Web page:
Soldier Mentions God. Mikey Weinstein Complains. Film at 11.

Update: Nearly a month later, Mikey Weinstein complained that the disclaimer discussed below was “lipstick on a pig.”  Weinstein appeared offended that he hadn’t been consulted and that his demand that Col Hundley be “publicly punish[ed]” was ignored.


The latest US service member to publicly mention his faith and get castigated by Michael “Mikey” Weinstein is US Army Col Thomas Hundley. In a 400-word post at the US military’s official, Col Hundley provided one of his regular “Motivational Monday Messages” and recounted his grandfather’s admonition “You just gotta give God a little something to work with.”

He finished with

I challenge you to join the Operation Live Well team on the journey to attain a “new you” in 2016. All we have to do is give God and ourselves a little something to work with. Happy New Year!

and included a list of “improvements” for 2016, among which was

1. Improve your spiritual fitness through increased prayer.

Cited by’s Bryant Jordan, Weinstein said he complained because 

Hundley’s use of an official blog to plug his religious views is proselytizing and unconstitutional…

“Col. Hundley has absolutely no business or authority under American law to be conflating his Army officer rank, title and position with his professed evangelical Christian faith.”

In response to his complaint, Army Regional Health Command’s IG told Weinstein his report would be “handled by another agency” it did not identify.

Contrary to Weinstein’s flowery language, Col Hundley did not “plug” his religion, nor did he attempt to convert anyone. Weinstein’s accusation Col Hundley was “conflating” his position with his faith indicates Weinstein needs to look up the definition of that word, as Col Hundley clearly did no such thing.

In fact, the “spiritual fitness” reference is entirely consistent with the US Army’s own program of Comprehensive Soldier and Family Fitness.

Col Hundley’s article is entirely permissible, and Weinstein’s call for it to be treated otherwise because of religion would demand the Army unlawfully discriminate.

But everyone knows Weinstein is sensational and artful for pull-quotes to be used in the press. The heart of the matter is what other Army Soldiers reportedly said [emphasis added]:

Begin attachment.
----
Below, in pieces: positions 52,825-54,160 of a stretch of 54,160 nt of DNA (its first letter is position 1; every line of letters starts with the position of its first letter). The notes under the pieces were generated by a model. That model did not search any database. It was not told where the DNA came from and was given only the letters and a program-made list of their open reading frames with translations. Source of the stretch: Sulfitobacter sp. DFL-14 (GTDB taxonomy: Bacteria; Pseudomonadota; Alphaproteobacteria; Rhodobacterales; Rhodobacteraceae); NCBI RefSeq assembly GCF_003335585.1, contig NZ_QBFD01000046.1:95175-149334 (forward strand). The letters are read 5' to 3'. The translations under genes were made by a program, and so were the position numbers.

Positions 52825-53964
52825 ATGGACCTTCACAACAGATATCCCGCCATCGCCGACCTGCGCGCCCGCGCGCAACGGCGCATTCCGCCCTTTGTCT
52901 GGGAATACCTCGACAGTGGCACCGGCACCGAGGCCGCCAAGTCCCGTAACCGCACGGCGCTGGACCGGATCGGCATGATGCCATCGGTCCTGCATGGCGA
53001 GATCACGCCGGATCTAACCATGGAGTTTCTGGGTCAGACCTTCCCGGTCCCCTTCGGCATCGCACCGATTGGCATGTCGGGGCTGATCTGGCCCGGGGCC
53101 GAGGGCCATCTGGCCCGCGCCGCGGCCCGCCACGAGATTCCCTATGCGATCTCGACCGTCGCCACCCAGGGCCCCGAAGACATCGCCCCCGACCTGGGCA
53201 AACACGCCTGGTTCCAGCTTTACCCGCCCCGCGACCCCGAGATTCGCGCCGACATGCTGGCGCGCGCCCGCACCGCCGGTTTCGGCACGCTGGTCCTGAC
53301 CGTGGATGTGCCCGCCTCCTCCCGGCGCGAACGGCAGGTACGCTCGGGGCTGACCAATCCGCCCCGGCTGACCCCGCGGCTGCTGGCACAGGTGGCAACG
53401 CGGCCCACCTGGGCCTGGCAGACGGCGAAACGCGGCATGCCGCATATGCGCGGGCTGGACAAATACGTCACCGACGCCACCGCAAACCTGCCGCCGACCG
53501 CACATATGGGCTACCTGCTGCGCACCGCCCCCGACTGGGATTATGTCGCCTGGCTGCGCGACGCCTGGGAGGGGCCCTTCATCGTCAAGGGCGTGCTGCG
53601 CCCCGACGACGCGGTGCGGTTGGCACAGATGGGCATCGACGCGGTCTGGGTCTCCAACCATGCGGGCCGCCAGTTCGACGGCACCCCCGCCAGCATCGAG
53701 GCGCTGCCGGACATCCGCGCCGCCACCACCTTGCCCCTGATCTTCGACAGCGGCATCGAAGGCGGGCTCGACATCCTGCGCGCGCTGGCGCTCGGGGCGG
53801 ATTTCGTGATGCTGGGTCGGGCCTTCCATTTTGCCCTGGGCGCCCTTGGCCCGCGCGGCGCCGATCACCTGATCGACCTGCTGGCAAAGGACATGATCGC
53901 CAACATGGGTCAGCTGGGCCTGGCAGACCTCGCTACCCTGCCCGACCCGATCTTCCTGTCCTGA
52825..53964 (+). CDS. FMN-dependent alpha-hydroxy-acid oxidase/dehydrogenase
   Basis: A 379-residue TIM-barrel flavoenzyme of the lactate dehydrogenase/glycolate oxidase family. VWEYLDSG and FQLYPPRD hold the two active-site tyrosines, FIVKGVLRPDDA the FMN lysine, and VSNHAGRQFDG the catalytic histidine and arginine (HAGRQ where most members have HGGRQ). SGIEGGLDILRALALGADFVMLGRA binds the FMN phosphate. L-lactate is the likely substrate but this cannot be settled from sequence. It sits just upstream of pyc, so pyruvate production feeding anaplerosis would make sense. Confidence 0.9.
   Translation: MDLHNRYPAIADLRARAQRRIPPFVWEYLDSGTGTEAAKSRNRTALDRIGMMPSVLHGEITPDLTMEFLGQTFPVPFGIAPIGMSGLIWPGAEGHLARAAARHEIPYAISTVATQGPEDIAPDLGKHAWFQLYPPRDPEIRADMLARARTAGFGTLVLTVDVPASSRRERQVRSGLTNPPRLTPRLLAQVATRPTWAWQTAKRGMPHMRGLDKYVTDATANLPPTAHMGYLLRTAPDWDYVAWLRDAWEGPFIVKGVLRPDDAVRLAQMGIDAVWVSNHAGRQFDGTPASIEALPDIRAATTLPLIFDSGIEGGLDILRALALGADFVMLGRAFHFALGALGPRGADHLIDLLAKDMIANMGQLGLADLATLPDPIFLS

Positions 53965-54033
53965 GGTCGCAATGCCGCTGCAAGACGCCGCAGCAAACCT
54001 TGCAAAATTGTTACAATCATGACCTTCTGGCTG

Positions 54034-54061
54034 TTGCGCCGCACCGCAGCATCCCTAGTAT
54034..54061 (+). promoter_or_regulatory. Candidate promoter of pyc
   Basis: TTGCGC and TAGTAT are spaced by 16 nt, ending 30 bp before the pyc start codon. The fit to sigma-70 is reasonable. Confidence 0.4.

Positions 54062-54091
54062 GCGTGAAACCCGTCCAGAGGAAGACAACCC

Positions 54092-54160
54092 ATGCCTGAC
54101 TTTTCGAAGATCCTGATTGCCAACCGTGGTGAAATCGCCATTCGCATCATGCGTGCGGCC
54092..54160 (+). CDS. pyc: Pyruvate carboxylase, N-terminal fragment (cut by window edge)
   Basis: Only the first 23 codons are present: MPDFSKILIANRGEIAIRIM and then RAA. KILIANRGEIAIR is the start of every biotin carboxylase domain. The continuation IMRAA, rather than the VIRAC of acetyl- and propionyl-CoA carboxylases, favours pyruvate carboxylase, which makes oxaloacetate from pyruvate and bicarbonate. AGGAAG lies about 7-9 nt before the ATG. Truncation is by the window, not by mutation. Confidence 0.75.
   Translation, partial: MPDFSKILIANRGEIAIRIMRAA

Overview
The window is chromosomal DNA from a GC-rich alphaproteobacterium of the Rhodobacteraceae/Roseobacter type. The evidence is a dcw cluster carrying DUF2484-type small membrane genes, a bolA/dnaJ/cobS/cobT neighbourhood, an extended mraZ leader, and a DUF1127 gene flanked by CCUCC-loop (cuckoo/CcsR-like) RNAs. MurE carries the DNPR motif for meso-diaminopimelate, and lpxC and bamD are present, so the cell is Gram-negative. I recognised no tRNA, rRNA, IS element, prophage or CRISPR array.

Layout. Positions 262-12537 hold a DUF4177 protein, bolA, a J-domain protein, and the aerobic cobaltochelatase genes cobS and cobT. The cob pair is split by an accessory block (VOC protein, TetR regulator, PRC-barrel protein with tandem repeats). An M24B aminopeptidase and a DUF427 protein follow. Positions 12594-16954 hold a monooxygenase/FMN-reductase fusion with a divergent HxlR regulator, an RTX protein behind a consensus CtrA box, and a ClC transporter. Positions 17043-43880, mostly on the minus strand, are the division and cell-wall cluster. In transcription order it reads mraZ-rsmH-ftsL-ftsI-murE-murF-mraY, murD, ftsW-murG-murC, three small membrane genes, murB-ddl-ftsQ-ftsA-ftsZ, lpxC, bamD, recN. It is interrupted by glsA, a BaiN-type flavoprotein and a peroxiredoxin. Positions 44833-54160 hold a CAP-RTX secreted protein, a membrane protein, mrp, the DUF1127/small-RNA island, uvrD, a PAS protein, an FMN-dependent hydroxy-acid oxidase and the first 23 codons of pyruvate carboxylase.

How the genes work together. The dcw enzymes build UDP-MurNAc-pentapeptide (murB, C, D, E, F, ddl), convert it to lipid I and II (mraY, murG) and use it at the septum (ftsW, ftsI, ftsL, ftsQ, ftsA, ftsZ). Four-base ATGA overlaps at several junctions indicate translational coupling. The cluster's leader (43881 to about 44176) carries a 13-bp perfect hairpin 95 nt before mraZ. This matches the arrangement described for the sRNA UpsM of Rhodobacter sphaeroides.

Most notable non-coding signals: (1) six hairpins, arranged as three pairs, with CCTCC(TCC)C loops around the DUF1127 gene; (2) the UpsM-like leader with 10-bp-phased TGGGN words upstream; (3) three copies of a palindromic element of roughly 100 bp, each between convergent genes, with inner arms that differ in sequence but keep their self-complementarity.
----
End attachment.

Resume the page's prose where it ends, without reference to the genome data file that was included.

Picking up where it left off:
Mikey Weinstein…said he filed a complaint…after hearing from service members critical of Hundley’s inclusion of religion in an official website…

Weinstein said he is now representing 18 clients who are opposed to the religious slant to Hundley’s writings.

Those complaints don’t indicate concerns over coercion or conversion — the criticism is over the mere presence of religion in the article. Just like the pseudo-fabricated outrage at the USAFA football team, the complaint is only because a member of the US military is doing or saying something that has religious content.

It is certainly a possibility that, like the USAFA cadet previously cited, these Soldiers are offended by the “inclusion of religion” in Col Hundley’s article.

It is certainly a possibility that, like the USAFA cadet, these Soldiers need to learn that the US military values diversity, and with diversity comes exposure to different views — and the right to have and express those views is protected by both US military regulations and the law.

The same goes for atheism in the military. And paganism. And Judaism. And something else-ism.

While Christianity is hardly the only belief mentioned in an official military story, thanks to Mikey Weinstein Christianity has been the only one attacked and the only one “disclaimed” by the US military.

To that point, in response to the Weinstein complaint, the Army added a disclaimer to Col Hundley’s article saying

Individual contributor articles are the personal opinions of the author and do not necessarily reflect the official policy or position of the Defense Health Agency, the Office of the Assistant Secretary of Defense for Health Affairs, or the Defense Department.

It would be nice if the Army would affirmatively dismiss Weinstein’s machinations, but its nice to know at least they’re not kowtowing to him.  You can read more of Col Hundley’s commentaries — of which there are many — at the bottom of this page on Operation Live Well.

For his part, Weinstein took a personal dig at Col Hundley, saying

Col. Thomas Hundley can’t figure out whether he’s an active duty senior Army officer or an evangelical Christian missionary…

Weinstein presents a false dichotomy, since every Christian is a missionary.

Probably realizing the irony, in the biographical lead-in journalist Bryant Jordan said Weinstein “advocates for religious freedom in the armed forces.”

About that dictionary…

Also at the Army Times and TheBlaze.


One comment

  • #BibleBelievingPreacher

    Mr. Whiney Stein is at it again. If only this little man would stop hiding behind his computer and debate Chaplain Hernandez, then maybe people will start to take him seriously.